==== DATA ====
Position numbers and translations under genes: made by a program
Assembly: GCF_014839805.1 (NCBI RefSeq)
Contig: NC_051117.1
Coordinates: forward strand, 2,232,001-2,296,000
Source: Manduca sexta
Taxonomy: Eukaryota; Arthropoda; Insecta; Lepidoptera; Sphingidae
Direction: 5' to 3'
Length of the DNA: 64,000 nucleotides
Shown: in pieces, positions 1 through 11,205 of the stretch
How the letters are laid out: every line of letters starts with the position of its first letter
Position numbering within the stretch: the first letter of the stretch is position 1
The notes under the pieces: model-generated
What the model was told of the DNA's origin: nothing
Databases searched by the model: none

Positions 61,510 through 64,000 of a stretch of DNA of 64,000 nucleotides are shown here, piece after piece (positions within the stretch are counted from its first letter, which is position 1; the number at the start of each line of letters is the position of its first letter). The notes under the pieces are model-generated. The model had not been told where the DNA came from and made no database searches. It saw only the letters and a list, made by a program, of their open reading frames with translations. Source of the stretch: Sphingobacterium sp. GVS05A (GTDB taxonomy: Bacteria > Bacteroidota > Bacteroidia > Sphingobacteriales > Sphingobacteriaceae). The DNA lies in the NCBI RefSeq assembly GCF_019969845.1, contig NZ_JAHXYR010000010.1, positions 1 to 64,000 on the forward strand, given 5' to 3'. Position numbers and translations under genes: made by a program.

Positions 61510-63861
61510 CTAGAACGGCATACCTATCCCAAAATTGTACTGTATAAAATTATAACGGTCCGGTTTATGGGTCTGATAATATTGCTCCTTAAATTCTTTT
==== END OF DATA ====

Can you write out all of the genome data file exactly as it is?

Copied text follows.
Position numbers and translations under genes: made by a program
Assembly: GCF_014839805.1 (NCBI RefSeq)
Contig: NC_051117.1
Coordinates: forward strand, 2,232,001-2,296,000
Source: Manduca sexta
Taxonomy: Eukaryota; Arthropoda; Insecta; Lepidoptera; Sphingidae
Direction: 5' to 3'
Length of the DNA: 64,000 nucleotides
Shown: in pieces, positions 1 through 11,205 of the stretch
How the letters are laid out: every line of letters starts with the position of its first letter
Position numbering within the stretch: the first letter of the stretch is position 1
The notes under the pieces: model-generated
What the model was told of the DNA's origin: nothing
Databases searched by the model: none

Positions 61,510 through 64,000 of a stretch of DNA of 64,000 nucleotides are shown here, piece after piece (positions within the stretch are counted from its first letter, which is position 1; the number at the start of each line of letters is the position of its first letter). The notes under the pieces are model-generated. The model had not been told where the DNA came from and made no database searches. It saw only the letters and a list, made by a program, of their open reading frames with translations. Source of the stretch: Sphingobacterium sp. GVS05A (GTDB taxonomy: Bacteria > Bacteroidota > Bacteroidia > Sphingobacteriales > Sphingobacteriaceae). The DNA lies in the NCBI RefSeq assembly GCF_019969845.1, contig NZ_JAHXYR010000010.1, positions 1 to 64,000 on the forward strand, given 5' to 3'. Position numbers and translations under genes: made by a program.

Positions 61510-63861
61510 CTAGAACGGCATACCTATCCCAAAATTGTACTGTATAAAATTATAACGGTCCGGTTTATGGGTCTGATAATATTGCTCCTTAAATTCTTTT